Sales Syndicates, in which all members to the "cartel" pool their products, to be sold through a central committee which fixes the selling price and apportions among the members orders as they are received in proportion to the capacity of each.

"In a syndicate of this class the individual firms and companies which it includes retain their corporate autonomy, pay dividends on their own stock according to earnings, and unless otherwise agreed in the cartel, purchase independently the raw materials of manufacture."

A third class includes the trusts, or closely organized syndicates, which purchase original corporations and issue new stock, consolidating the management under the control of the central organization.1

"The majority of German business men and economists are not opposed to such syndicates and the creation of monopolies, in which the State itself sometimes participates in combination with private producers, is lawful if the creators commit no injurious act, a limitation so difficult to define and comprehend that practically the only difficulties with which the ordinary cartels come into contact are difficulties arising between the members themselves. The courts have frequently recognized the perfect right of producers to control their product in a monopolistic organization as a right somewhat akin to the right to make use of a highway, and only subject to correction of abuses of power.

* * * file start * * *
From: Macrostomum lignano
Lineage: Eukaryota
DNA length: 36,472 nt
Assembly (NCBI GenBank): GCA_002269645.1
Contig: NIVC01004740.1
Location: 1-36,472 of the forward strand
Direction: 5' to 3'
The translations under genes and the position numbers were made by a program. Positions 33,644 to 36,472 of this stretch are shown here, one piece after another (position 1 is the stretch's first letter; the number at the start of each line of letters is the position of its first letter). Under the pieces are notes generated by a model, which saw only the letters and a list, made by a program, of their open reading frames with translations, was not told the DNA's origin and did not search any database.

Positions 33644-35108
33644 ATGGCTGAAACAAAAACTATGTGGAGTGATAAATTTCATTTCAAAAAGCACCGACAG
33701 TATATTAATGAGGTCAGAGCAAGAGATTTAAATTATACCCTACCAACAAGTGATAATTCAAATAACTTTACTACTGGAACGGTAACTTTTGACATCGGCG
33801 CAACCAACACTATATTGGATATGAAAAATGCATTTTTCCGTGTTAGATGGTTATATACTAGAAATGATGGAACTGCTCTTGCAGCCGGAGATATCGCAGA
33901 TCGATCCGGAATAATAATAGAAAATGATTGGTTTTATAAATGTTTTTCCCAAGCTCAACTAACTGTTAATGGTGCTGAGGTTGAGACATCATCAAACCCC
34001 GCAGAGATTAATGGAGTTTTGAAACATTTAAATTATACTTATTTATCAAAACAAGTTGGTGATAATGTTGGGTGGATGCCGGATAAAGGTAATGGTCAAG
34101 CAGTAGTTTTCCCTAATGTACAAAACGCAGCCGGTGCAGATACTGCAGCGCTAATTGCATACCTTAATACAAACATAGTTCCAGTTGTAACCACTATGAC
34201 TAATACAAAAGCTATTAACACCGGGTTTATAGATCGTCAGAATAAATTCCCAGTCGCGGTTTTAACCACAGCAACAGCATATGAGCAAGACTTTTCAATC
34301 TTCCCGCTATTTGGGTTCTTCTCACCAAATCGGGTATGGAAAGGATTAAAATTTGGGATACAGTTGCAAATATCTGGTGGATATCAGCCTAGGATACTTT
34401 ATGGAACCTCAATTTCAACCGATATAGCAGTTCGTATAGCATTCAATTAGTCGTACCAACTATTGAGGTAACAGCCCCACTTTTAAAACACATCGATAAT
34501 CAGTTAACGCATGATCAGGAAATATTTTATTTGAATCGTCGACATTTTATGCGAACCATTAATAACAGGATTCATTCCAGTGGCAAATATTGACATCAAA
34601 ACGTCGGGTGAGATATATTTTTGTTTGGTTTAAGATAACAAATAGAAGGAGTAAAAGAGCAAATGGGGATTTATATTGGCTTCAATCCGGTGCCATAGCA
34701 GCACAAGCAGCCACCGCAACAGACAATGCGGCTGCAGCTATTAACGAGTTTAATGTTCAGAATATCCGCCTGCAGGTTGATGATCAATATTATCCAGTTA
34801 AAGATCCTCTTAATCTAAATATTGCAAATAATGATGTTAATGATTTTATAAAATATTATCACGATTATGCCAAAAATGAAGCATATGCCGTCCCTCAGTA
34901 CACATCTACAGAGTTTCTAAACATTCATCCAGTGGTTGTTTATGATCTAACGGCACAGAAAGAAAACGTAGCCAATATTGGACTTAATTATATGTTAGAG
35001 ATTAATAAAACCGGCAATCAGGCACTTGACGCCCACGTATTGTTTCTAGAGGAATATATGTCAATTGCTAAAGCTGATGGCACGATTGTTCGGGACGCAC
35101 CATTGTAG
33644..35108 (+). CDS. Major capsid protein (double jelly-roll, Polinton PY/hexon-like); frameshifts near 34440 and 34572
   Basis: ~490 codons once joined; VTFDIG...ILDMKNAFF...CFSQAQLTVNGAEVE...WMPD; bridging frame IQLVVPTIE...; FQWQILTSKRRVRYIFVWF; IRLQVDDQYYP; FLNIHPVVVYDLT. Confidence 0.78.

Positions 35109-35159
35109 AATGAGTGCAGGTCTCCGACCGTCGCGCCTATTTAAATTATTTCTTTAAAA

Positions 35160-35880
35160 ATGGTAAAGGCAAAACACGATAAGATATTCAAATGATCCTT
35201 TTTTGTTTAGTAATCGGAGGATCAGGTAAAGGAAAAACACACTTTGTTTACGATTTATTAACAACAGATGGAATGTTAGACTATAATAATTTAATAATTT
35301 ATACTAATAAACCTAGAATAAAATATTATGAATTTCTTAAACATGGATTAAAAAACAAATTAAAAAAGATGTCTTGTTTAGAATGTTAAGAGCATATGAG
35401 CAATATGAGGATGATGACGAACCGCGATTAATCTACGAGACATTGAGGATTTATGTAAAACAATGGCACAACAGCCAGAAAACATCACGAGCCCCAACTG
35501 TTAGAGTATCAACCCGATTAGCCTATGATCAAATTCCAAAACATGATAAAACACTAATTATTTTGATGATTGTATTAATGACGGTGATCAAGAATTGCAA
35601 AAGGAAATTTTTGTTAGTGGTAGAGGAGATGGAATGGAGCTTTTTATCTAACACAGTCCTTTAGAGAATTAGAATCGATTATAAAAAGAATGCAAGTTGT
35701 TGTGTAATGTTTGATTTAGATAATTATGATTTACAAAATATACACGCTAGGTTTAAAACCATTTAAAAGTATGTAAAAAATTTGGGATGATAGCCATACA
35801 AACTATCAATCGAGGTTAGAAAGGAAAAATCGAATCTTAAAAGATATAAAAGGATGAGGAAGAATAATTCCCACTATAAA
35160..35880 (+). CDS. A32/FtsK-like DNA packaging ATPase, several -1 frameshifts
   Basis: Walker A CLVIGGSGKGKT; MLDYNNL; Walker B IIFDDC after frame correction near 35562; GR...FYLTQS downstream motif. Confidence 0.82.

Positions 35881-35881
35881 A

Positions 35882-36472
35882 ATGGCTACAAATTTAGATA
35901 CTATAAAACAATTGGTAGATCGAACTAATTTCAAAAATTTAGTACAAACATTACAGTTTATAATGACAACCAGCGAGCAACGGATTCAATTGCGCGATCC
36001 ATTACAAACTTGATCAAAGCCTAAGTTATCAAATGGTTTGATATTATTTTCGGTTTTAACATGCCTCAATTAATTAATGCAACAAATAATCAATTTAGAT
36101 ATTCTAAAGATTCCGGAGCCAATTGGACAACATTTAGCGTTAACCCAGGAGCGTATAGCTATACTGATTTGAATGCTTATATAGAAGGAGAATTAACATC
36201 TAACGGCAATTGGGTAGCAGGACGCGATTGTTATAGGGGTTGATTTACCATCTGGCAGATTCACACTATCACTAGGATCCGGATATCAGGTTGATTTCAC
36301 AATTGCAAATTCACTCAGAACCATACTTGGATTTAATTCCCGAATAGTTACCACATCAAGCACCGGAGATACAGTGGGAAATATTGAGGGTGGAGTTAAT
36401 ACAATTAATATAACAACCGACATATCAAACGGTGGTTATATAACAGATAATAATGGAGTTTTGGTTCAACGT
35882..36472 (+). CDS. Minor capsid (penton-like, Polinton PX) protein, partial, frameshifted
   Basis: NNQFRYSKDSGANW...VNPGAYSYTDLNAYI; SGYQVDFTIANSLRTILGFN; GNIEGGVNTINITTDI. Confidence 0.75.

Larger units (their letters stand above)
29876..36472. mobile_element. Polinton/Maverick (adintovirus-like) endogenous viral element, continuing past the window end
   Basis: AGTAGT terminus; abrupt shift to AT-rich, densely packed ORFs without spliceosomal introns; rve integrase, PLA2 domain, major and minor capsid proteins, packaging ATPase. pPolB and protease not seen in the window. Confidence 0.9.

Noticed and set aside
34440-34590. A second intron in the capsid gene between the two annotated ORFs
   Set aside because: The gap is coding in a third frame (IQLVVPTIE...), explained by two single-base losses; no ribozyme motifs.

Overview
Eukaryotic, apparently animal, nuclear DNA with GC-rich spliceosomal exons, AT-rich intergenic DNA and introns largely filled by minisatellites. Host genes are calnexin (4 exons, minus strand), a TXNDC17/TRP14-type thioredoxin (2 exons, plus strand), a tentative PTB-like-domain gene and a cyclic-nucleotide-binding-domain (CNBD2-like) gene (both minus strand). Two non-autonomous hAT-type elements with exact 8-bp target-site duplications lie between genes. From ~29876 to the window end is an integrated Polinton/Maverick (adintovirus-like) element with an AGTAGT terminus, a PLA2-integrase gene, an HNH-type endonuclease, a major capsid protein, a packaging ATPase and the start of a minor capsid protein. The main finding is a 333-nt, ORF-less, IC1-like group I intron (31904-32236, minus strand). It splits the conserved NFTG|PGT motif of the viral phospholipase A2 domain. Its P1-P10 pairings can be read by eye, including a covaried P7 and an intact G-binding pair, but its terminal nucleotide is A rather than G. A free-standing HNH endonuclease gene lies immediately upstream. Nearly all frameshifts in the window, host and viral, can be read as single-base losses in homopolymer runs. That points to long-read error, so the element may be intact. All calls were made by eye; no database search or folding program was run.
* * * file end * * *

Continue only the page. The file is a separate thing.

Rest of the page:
"The profound difference between the German and the American conception of sound business conditions is best explained, perhaps, by the racial difference between the two peoples-the German, with strong collectivist tendencies which manifest themselves in society, in government, and in trade, and the American, with a deeply rooted individualism, which remains even when he engages in a collectivist enterprise. Thus it happens that the capitalistic classes of Germany, although opposing socialism in their public life, nevertheless drift in the direction indicated by their natural tendencies in their business life, and, in so doing, they have the tacit approval of the avowed socialistic classes, who perceive in the steady accumulation of the producing powers in a few hands a movement tending logically and inevitably toward the

'See Daily Consular and Trade Reports, January 25, 1911, p. 306.